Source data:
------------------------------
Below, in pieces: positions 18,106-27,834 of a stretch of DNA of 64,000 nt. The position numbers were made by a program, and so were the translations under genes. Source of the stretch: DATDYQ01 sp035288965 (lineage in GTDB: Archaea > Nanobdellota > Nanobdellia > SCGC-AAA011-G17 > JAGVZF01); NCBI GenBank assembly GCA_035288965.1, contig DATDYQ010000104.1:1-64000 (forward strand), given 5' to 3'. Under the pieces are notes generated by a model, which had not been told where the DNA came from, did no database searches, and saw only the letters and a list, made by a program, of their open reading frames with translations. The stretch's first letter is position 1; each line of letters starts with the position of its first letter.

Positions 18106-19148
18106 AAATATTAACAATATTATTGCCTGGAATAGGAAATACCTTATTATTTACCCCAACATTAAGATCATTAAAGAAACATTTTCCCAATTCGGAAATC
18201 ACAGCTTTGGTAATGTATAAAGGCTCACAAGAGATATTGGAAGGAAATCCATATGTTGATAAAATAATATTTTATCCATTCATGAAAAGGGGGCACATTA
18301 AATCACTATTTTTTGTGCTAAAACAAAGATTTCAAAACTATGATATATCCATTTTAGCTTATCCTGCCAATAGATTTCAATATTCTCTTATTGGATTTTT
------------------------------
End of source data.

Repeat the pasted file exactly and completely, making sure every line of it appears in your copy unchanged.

Below, in pieces: positions 18,106-27,834 of a stretch of DNA of 64,000 nt. The position numbers were made by a program, and so were the translations under genes. Source of the stretch: DATDYQ01 sp035288965 (lineage in GTDB: Archaea > Nanobdellota > Nanobdellia > SCGC-AAA011-G17 > JAGVZF01); NCBI GenBank assembly GCA_035288965.1, contig DATDYQ010000104.1:1-64000 (forward strand), given 5' to 3'. Under the pieces are notes generated by a model, which had not been told where the DNA came from, did no database searches, and saw only the letters and a list, made by a program, of their open reading frames with translations. The stretch's first letter is position 1; each line of letters starts with the position of its first letter.

Positions 18106-19148
18106 AAATATTAACAATATTATTGCCTGGAATAGGAAATACCTTATTATTTACCCCAACATTAAGATCATTAAAGAAACATTTTCCCAATTCGGAAATC
18201 ACAGCTTTGGTAATGTATAAAGGCTCACAAGAGATATTGGAAGGAAATCCATATGTTGATAAAATAATATTTTATCCATTCATGAAAAGGGGGCACATTA
18301 AATCACTATTTTTTGTGCTAAAACAAAGATTTCAAAACTATGATATATCCATTTTAGCTTATCCTGCCAATAGATTTCAATATTCTCTTATTGGATTTTT